Okay, maybe the doctor, clinic, or health provider does not call your home. But, every time an insured person receives medical treatment and a claim is made to a medical plan, the primary insured receives a benefit notice detailing treatment and coverage. So, if your child goes to the doctor and an insurance claim is made, the holder of the policy [usually the parent] will receive a notice of benefits detailing the treatment. Same is true with a spouse that is covered under his or her husband’s or wife’s policy.
Under amendments that went into effect January 1, 2015 in California, minors and spouses can now limit what health insurance companies disclose to policy holders. The new amendments were made to the California law referred to as California’s Confidential Health Information Act.
Wait. Doesn’t HIPAA already give patients the right to limit communication of their health information? Yes it does. HIPAA gives patients the right to limit their health communications. And, this right to limit communication extends not only to health care providers, but also to health plans.
So, why the new law in California? The new law in California is seen to close a gap in HIPAA. Under HIPAA regulations.
A health plan must permit individuals to request and must accommodate reasonable requests by individuals to receive communications of protected health information from the health plan by alternative means or at alternative locations, if the individual clearly states that the disclosure of all or part of that information could endanger the individual. 45 C.F.R. 522(b)((ii).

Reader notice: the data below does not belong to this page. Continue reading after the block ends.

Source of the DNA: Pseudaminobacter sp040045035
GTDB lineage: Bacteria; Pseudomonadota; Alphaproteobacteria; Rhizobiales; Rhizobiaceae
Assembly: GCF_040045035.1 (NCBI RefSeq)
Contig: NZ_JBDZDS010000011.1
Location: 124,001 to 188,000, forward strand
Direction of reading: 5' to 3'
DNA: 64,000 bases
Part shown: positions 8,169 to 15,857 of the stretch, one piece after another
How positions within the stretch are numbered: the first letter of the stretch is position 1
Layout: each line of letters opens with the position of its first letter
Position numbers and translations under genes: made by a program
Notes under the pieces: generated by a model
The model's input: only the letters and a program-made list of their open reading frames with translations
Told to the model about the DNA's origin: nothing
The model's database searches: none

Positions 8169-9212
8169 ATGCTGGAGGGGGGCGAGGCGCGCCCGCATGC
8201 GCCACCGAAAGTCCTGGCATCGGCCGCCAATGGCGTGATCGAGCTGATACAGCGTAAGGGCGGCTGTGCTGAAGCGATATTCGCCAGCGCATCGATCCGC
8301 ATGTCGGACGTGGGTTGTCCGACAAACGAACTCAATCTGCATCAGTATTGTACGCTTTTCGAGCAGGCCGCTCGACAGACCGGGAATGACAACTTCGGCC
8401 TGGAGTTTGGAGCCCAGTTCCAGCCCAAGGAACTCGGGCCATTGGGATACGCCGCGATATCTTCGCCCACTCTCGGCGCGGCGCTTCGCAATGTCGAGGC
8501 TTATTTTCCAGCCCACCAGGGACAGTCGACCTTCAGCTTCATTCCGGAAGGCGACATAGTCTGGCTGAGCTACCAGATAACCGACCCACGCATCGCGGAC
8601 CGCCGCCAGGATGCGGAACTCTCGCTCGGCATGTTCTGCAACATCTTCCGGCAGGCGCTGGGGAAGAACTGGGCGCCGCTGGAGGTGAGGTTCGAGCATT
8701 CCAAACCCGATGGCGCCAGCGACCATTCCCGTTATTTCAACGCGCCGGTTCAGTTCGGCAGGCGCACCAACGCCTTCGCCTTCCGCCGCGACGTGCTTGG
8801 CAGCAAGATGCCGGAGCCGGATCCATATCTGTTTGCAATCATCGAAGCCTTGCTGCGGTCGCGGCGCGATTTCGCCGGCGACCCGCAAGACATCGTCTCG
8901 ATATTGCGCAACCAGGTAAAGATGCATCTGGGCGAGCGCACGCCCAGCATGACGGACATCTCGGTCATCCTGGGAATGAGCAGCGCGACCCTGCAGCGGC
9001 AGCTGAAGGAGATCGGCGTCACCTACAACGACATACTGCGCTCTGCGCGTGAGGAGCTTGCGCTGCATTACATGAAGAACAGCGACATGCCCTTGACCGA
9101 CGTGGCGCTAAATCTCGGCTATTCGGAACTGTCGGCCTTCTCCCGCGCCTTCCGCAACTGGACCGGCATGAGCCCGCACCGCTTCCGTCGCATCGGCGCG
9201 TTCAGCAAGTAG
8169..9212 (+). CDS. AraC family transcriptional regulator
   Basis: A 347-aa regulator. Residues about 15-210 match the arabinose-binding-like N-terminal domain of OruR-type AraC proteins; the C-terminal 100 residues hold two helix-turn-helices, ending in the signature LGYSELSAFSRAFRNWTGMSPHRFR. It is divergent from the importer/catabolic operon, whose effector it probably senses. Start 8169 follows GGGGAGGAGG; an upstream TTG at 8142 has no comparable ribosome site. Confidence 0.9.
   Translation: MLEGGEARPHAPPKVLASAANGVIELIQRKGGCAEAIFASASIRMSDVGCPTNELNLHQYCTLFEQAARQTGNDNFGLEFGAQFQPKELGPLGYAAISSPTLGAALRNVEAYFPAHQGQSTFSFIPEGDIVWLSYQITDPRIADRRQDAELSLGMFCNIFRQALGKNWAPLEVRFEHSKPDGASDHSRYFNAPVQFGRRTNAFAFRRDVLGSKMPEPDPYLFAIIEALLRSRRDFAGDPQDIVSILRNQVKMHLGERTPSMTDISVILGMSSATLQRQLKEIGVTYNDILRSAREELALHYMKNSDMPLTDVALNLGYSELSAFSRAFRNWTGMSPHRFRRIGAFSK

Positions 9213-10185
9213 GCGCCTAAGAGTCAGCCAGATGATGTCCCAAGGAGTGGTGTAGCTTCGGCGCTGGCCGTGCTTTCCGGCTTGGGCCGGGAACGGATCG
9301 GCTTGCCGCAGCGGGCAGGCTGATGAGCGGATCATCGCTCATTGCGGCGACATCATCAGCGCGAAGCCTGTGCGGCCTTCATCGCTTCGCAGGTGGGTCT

Hence, in order to prevent health plans from disclosing treatment/claim information to a policy holder, the patient must substantiate such disclosure endangers patient. What is endanger? HIPAA does not clarify. It does not explain what endanger means. When thinking of endanger, we think of bodily injury – death.
Not so much. The new California has a looser definition. Under amendments to the California’s Confidential Health Information Act, endanger means “fears that disclosure of his or her medical information could subject the [individual] to harassment or abuse,” Cal. Civ. Code § 56.05. Notice the word fear. Actual knowledge is not required. And, bodily harm or death is not required. Simple harassment will do.
In a previous blog we discussed disclosure to family members. What are your thoughts? Is California on to something here? When evaluating patients’ requests for restriction and disclosure what does the endanger standard require? HIPAA law is silent. If you are in Ohio, a patient must make a request to restrict disclosure to its health plan. Is it sufficient if the patient claims their parent or spouse will harass them if the information is disclosed?